Photo by Johnson Wang
Find a place where you can sit quietly and undisturbed for a few moments. To begin, you might want to set a timer for about 10 minutes, but after some experience, you shouldn’t be too concerned about the length of time you spend meditating.
Begin by bringing your attention to the present moment by noticing your breathing. Pay attention to your breath as it enters and then leaves your body. Before long, your mind will begin to wonder, pulling you out of the present moment. That’s ok. Notice your thoughts and feelings as if you are an outside observer watching what’s happening in your brain. Take note, and allow yourself to return to your breathing.
Sometimes you might feel frustrated or bored. That’s fine- these are just a few more feelings to notice. Your mind might start to plan an upcoming weekend, or worry about a responsibility. Notice where your thoughts are going, and accept what’s happening.
Whenever you are able to, return your concentration to your breathing. Continue this process until your timer rings, or until you are ready to be done.
During the body scan exercise, you will pay close attention to physical sensations throughout your body. The goal isn’t to change or relax your body, but instead to notice and become more aware of it. Don’t worry too much about how long you practice, but do move slowly.
Begin by paying attention to the sensations in your feet. Notice any sensations such as warmth, coolness, pressure, pain, or a breeze moving over your skin. Slowly move up your body–to your calves, thighs, pelvis, stomach, chest, back, shoulders, arms, hands, fingers, neck, and finally your head. Spend some time on each of these body parts, just noticing the sensations.
After you travel up your body, begin to move back down, through each body part, until you reach your feet again. Remember: move slowly, and just pay attention.
Choose a food you would like to practice with (preferably something you can hold in your hand without getting messy). Something as simple as a single raisin will work well. Move slowly through these steps, taking a moment to focus on each one. Before you pick up your food, notice how it looks on the table in front of you. Notice its color, how the light reflects from its surface, and its size.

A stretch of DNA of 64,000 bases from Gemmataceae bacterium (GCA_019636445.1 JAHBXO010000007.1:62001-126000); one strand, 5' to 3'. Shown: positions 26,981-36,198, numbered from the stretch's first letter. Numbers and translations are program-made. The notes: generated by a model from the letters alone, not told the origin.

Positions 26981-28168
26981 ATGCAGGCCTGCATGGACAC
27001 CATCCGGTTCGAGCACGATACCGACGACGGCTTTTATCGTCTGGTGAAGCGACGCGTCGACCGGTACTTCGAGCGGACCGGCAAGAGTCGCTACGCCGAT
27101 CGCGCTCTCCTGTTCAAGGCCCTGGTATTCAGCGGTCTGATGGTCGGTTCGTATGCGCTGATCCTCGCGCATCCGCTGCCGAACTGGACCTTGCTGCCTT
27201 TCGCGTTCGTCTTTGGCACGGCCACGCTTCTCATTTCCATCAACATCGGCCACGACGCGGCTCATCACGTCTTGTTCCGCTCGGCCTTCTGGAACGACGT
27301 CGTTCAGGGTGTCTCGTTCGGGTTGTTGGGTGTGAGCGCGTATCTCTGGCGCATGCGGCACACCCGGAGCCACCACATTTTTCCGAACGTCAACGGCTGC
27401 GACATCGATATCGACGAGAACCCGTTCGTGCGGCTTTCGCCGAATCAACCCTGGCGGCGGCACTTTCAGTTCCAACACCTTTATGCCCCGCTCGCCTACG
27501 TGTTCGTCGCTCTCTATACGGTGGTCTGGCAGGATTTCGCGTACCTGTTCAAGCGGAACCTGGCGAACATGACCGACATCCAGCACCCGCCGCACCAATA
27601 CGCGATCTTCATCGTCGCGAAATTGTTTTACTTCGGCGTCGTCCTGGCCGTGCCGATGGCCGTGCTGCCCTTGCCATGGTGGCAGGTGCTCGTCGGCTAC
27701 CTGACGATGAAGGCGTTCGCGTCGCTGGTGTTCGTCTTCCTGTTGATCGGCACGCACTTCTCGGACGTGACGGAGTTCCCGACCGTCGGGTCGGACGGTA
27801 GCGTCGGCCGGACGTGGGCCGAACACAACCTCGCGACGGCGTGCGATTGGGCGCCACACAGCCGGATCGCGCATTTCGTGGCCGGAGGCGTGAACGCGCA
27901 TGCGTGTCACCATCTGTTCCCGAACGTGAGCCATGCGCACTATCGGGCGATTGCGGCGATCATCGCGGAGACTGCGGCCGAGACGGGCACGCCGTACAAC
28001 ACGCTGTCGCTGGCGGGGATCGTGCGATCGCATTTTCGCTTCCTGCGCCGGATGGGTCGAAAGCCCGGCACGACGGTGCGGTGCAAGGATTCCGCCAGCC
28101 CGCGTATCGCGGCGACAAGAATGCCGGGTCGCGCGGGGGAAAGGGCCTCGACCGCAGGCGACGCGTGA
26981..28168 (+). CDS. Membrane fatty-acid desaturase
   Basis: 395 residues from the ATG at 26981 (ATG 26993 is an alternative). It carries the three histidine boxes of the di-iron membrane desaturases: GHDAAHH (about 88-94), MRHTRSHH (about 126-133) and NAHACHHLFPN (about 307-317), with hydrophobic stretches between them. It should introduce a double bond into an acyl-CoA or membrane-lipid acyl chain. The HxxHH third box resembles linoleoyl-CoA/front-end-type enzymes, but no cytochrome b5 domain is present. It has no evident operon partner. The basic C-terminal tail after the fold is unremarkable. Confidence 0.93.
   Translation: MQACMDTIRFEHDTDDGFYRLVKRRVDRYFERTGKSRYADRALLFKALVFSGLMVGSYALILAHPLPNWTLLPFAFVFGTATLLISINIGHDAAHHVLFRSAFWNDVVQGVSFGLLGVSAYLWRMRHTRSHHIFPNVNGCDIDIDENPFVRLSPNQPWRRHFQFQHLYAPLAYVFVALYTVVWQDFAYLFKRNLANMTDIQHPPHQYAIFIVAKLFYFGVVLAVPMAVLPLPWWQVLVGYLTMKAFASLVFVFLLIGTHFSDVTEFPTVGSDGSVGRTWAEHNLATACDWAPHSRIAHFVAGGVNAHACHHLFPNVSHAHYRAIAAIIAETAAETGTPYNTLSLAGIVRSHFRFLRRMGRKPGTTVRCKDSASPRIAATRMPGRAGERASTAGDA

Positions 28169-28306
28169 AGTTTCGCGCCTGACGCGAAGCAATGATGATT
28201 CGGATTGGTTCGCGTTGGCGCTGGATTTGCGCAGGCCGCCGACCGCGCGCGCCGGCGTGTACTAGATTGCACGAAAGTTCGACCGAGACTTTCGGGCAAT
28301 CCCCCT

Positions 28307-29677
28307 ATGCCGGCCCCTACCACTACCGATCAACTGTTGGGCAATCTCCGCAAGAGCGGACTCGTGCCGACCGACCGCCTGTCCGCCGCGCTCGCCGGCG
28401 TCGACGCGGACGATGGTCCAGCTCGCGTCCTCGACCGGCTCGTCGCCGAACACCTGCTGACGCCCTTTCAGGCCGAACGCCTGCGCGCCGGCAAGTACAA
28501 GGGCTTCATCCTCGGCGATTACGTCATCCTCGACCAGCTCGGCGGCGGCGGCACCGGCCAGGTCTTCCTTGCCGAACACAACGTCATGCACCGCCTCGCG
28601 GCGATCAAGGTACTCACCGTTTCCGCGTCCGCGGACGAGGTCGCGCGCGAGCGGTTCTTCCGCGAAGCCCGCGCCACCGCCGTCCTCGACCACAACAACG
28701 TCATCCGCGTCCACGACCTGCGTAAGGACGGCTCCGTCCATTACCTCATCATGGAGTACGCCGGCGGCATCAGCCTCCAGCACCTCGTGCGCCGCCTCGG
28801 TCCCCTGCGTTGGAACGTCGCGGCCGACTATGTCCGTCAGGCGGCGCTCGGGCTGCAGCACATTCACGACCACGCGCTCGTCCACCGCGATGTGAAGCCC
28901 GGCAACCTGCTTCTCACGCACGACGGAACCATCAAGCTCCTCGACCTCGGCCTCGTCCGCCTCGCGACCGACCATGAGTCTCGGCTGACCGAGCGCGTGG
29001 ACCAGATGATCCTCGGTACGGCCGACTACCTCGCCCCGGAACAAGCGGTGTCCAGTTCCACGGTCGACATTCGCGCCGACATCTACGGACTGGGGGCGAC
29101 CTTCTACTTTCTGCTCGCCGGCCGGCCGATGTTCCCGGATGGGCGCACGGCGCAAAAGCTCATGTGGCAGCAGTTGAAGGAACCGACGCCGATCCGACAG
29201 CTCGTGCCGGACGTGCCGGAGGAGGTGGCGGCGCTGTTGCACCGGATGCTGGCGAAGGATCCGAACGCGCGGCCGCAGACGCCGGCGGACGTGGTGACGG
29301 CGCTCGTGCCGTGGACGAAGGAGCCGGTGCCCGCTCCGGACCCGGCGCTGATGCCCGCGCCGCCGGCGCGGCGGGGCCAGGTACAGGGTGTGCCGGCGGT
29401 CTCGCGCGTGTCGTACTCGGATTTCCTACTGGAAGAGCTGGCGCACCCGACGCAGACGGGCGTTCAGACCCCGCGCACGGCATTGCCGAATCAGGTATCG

Now, pick up the food. Notice the weight, and how the food feels against your skin. Roll the object between your fingers, or roll it in your hand, and notice its texture. Notice if it’s smooth, rough, slick, soft, firm or if it has any other properties. Hold the food to your nose, and pay attention to its smell.
Next, place the food in your mouth, on your tongue, but don’t eat it. Notice how it feels in your mouth. Does the texture feel the same as on your hand? What do you taste? Roll the food around in your mouth and pay attention to the feeling.
Finally, begin to slowly chew your food. Notice how your teeth sink into it, and how the texture is different inside. Pay close attention to the flavor, and how it spreads across your tongue. Notice how your body changes–does your mouth fill with saliva? Does your tongue feel hot or cold? Continue to chew your food, paying close attention to the many sensations as you finish.
Use this exercise to quickly ground yourself in the present when you only have a moment. The goal is to notice something that you are currently experiencing through each of your senses.
What are 5 things you can see? Look around you and notice 5 things you hadn’t noticed before. Maybe a pattern on a wall, light reflecting from a surface, or a knick-knack in the corner of a room.
What are 4 things you can feel? Maybe you can feel the pressure of your feet on the floor, your shirt resting on your shoulders or the temperature of your skin. Pick up an object and notice its texture.
What are 3 things you can hear? Notice all the background sounds you had been filtering out, such as an air-conditioning, birds chirping, or cars on a distant street.
What are 2 things you can smell? Maybe you can smell flowers, coffee, or freshly cut grass. It doesn’t have to be a nice smell either: maybe there’s an overflowing trash can or sewer.
What is 1 thing you can taste? Pop a piece of gum in your mouth, sip a drink, eat a snack if you have one, or simply notice how your mouth tastes. “Taste” the air to see how it feels on your tongue.
The numbers for each sense are only a guideline. Feel free to do more or less of each. Also, try this exercise while doing an activity washing dishes, listening to music, or going for a walk.
Did you find this helpful? Which was your favorite exercise?
peace & light,